- ask questions about symptoms of COVID-19 of employees who are already working remotely and who have not interacted with coworkers, customers or clients.
- Ask questions about symptoms of COVID-19,
- to maintain the health integrity of their offices and to ensure that sick employees stay home.
- an employee calls in sick without giving details, in order to protect the rest of the workforce.
- Check temperatures and conduct COVID-19 screenings of current employees, and of new employees, but only after making a conditional job offer.
- If an employer has a reasonable belief based on objective evidence that a particular employee might have COVID-19, the employer may conduct a health screening only of that one employee, rather than the entire workforce.
- bar the employee from the workplace if an employee refuses to answer COVID-19 screening questions or refuses a temperature check.
- Maintain any records resulting from medical screenings in a separate medical file. This should not be a part of an employee’s personnel file. It should be treated as a confidential medical record. If working remotely, medical information should be safeguarded to the greatest extent possible until it can be properly filed when you return to the workplace.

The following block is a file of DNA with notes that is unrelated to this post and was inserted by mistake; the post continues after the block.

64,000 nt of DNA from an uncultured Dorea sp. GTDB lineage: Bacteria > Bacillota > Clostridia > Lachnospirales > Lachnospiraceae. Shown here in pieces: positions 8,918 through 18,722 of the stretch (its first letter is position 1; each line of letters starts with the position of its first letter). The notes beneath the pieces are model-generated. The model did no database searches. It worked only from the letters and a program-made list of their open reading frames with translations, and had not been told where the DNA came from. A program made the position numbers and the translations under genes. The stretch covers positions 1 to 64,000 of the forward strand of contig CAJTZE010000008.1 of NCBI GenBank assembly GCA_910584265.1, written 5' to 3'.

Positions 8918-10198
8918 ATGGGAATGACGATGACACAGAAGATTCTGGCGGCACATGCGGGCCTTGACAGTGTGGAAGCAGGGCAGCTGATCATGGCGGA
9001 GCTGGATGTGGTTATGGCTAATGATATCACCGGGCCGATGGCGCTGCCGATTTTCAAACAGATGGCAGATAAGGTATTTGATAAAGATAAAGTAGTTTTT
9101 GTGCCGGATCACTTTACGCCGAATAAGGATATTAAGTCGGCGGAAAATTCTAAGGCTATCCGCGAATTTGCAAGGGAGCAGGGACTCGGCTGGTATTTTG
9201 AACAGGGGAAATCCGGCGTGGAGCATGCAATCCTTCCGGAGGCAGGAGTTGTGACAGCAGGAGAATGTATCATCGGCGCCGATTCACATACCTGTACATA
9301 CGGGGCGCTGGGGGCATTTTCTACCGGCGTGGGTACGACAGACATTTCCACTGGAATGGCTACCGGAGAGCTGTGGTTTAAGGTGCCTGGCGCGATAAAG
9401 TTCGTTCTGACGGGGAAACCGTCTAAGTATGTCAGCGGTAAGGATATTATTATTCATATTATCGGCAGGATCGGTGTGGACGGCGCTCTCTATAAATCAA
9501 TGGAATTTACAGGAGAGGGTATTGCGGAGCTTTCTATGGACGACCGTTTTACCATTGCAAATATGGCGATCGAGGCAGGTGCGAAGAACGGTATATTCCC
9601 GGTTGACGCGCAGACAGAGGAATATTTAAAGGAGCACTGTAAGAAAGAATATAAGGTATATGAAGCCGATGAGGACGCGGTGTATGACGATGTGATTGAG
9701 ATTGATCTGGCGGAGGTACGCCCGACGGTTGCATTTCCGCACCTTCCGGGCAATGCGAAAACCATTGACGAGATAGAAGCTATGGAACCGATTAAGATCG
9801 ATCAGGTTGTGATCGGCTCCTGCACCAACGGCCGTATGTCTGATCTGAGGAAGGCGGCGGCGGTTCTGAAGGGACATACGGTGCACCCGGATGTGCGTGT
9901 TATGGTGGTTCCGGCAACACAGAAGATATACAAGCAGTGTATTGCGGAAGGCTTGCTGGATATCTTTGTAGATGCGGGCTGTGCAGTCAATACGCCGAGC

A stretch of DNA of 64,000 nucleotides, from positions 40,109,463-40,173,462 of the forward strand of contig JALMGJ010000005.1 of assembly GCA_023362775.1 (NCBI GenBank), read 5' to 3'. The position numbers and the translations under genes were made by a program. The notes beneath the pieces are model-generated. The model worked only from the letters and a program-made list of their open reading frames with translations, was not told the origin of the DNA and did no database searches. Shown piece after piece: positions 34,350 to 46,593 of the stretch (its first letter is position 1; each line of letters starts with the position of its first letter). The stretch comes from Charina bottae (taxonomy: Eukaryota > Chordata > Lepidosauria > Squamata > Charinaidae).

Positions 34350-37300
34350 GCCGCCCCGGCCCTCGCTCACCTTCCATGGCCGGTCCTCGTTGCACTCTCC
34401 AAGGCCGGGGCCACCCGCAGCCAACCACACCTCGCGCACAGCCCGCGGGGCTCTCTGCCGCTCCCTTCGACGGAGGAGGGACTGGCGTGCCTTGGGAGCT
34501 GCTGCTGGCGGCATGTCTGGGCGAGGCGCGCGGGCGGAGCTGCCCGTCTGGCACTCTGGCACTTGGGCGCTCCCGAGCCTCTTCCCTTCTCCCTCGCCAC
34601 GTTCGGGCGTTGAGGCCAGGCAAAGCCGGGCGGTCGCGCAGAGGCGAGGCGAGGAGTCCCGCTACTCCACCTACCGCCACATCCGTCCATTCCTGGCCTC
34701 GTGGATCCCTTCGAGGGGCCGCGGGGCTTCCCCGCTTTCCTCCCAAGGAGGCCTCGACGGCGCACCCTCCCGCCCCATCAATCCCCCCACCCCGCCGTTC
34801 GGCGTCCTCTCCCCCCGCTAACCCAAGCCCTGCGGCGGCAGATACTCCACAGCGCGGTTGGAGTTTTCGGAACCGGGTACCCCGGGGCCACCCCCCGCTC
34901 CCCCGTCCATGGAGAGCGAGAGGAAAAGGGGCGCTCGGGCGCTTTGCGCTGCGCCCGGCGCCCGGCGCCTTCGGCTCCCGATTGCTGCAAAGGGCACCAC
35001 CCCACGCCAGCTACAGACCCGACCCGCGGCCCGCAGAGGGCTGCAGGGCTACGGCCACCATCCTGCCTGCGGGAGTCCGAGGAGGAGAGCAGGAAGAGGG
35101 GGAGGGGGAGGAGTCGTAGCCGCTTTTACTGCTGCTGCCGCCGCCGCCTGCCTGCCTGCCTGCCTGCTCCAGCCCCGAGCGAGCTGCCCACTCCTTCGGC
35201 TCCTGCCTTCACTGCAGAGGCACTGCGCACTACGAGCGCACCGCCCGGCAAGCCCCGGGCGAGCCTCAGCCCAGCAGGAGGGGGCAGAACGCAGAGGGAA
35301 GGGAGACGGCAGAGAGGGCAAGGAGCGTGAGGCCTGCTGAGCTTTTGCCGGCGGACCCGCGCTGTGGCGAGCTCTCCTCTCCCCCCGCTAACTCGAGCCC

- Assure employees that their medical information will remain confidential. This may make employees more likely to comply with employer requests.
You’ve had an exposure. Now What?
- Send Employees Home – maintain confidentiality when a decision is made by an employer to send an employee home. This should be and remain confidential.
- Tell other employees that they were exposed to a coworker with COVID-19. The coworker in question should NOT be identified. All employees who worked in close proximity to that person should be sent home.
- Share the identity of the employee with COVID-19 only with those who have a need to know, such as a supervisor who interviews the coworker about who might have been exposed to them in the workplace.
- Teleworking – if an employee is teleworking due to having COVID-19, the employer can share the fact that the employee is teleworking but should not share the reason the employee is teleworking.
- Delay the start date of an employee who has symptoms of COVID-19. If an employer needs an employee to start working immediately, then the employer can withdraw a job offer to an employee with COVID-19.